I am finally back from Pennsylvania! I had a great time, learned a lot about fibers, saw some amazing art, and met some great people. However, I am glad to be home. Cameron Anne Mason sculptural fibers workshop was fantastic. I learned a technique for creating 3-D textiles that I wish I would have had in my repertoire in undergrad. I feel lie so many more of my ideas for my senior show could have been recognized if I had had this technique in my back pocket then. Oh well.
The first day of the workshop was all about meeting Cameron, becoming familiar with the work of other fiber sculptors, and shifting our minds from 2-dimensional art to 3-dimensional forms. To do that, we first played with tag board circles: cutting slits in them and taping them back together in order to form a vessel.
When we were comfortable with that, Cameron encouraged us to draw in our sketchbooks and come up with an idea for a sculpture. Then it was time to attempt to create a pattern for that sculpture, again in paper. I went through several different flower and vase forms, but I wasn't happy with any of them. I knew that I wanted to do a square shape, since my work currently revolves around squares, but I was afraid that that shape was too basic.
With some encouragement from the table of women I was sitting with, I decided to go with my gut and this is what I made! It is a cube 8" x 8" with smaller 4" x 4" square inside. Windows were cut into the outer cube to allow for the viewer to see inside.
On the second day, it was time to shift from paper to fabric. We had to scale our designs up from the paper maquette and then cut the pieces out of a thick fusible interfacing called pelltex. After the pieces were cut out, they were basted together, by machine or by hand or both, to make sure that they fit together properly. If they didn't they could be easily tweaked. And if they did, they were cut apart and the fiber of choice was fused to both sides of the pelltex. I chose to fuse white cotton to one side and newspaper to the other, which I then painted.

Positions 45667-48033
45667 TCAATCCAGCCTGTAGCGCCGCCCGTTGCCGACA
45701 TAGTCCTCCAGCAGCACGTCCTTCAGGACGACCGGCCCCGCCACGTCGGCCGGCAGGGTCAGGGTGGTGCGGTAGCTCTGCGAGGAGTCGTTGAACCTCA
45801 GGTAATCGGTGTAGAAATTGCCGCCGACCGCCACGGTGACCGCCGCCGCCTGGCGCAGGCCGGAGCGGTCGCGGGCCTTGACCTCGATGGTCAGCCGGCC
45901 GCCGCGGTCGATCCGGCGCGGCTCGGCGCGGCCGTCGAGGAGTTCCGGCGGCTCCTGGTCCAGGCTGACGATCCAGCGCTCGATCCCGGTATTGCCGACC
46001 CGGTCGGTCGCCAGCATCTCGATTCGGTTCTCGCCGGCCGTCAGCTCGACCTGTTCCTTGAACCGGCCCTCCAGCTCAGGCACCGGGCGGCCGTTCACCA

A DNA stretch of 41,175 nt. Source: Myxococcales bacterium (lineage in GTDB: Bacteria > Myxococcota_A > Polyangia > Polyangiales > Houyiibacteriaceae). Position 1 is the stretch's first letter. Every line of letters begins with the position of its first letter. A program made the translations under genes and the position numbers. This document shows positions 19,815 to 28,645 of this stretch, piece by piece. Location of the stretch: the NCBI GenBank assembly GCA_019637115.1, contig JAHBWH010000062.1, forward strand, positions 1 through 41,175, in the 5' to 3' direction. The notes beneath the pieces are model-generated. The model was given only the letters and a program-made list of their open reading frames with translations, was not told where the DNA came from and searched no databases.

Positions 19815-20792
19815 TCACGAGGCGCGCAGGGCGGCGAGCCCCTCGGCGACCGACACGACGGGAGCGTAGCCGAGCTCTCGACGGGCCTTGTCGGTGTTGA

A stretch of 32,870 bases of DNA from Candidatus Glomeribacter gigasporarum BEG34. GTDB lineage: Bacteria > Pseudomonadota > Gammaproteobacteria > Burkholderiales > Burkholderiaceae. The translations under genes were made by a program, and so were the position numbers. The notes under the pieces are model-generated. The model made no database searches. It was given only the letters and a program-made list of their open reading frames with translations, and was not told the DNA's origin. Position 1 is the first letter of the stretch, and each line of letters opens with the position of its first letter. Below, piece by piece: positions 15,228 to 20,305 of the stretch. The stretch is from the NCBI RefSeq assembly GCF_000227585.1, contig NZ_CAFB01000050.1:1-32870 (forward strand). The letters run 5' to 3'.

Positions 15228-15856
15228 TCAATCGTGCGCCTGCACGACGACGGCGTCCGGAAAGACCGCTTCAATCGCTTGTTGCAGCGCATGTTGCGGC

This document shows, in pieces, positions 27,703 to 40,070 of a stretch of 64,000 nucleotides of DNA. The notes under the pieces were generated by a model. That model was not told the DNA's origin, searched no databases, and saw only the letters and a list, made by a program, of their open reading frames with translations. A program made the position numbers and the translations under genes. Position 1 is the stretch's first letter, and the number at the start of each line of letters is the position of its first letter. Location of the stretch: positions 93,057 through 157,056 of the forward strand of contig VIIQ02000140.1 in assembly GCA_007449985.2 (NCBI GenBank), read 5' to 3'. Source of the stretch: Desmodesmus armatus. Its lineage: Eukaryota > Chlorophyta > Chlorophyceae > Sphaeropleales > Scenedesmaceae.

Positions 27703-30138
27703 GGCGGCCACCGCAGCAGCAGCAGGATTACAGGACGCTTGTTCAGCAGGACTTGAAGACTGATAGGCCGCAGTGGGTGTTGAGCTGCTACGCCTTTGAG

Day three was construction day, and boy did I feel like I was on project runway. It was crazy fast sewing in order to get all pieces painted, stitched, and assembled. Each individual square panel was hemmed with a zig-zag stitch (this included the windows), tulle was added, and then the whole thing was pieced together by hand.
Here is the quasi-finished project! I still have to do some surface treatment to the outside. Either when I painted it or fused it together, some sort of something came through the paint on the exterior and now it is stained. So I want to splatter paint it or something to cover up the stains.
Unlike most of the other people in the class, my piece was super conceptual (thank you, graduate school). If you read my research presentation, then you know that I am working with the square as a representation of depression and the emotions inherent thereof. This piece was sculpted to represent the all consuming nature of depression. Depression causes an individual to construct a metaphorical wall of isolation and loneliness around themselves, represented here by the gray exterior structure. The normal self, the yellow interior cube in this piece, is always ever present, just covered up, unable to break free. The windows here are purely aesthetic, allowing the observer to view this juxtaposition. However, the windows are covered by a piece of tulle, which still allows the outer structure to be a solid form.